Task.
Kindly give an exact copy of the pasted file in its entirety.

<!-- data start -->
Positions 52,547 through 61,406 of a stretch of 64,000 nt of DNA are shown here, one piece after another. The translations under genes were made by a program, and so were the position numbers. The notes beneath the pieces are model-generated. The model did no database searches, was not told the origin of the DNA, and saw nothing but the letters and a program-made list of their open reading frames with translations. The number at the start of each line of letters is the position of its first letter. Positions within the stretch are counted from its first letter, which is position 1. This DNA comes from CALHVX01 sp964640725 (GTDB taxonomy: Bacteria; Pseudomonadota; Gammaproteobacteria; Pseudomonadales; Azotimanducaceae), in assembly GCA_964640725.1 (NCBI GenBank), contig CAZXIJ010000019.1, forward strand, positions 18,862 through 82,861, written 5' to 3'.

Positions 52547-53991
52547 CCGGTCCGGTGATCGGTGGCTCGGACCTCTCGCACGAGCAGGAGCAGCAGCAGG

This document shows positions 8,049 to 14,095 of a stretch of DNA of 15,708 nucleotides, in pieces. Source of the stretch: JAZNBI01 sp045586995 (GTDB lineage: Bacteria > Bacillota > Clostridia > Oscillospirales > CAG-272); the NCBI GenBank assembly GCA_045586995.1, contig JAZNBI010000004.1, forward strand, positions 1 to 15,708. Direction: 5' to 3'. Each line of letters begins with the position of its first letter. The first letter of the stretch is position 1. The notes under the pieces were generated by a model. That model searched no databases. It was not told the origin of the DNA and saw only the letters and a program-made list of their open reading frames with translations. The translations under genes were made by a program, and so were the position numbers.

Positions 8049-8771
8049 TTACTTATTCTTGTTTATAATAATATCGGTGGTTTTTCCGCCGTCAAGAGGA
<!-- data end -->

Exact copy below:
Positions 52,547 through 61,406 of a stretch of 64,000 nt of DNA are shown here, one piece after another. The translations under genes were made by a program, and so were the position numbers. The notes beneath the pieces are model-generated. The model did no database searches, was not told the origin of the DNA, and saw nothing but the letters and a program-made list of their open reading frames with translations. The number at the start of each line of letters is the position of its first letter. Positions within the stretch are counted from its first letter, which is position 1. This DNA comes from CALHVX01 sp964640725 (GTDB taxonomy: Bacteria; Pseudomonadota; Gammaproteobacteria; Pseudomonadales; Azotimanducaceae), in assembly GCA_964640725.1 (NCBI GenBank), contig CAZXIJ010000019.1, forward strand, positions 18,862 through 82,861, written 5' to 3'.

Positions 52547-53991
52547 CCGGTCCGGTGATCGGTGGCTCGGACCTCTCGCACGAGCAGGAGCAGCAGCAGG

This document shows positions 8,049 to 14,095 of a stretch of DNA of 15,708 nucleotides, in pieces. Source of the stretch: JAZNBI01 sp045586995 (GTDB lineage: Bacteria > Bacillota > Clostridia > Oscillospirales > CAG-272); the NCBI GenBank assembly GCA_045586995.1, contig JAZNBI010000004.1, forward strand, positions 1 to 15,708. Direction: 5' to 3'. Each line of letters begins with the position of its first letter. The first letter of the stretch is position 1. The notes under the pieces were generated by a model. That model searched no databases. It was not told the origin of the DNA and saw only the letters and a program-made list of their open reading frames with translations. The translations under genes were made by a program, and so were the position numbers.

Positions 8049-8771
8049 TTACTTATTCTTGTTTATAATAATATCGGTGGTTTTTCCGCCGTCAAGAGGA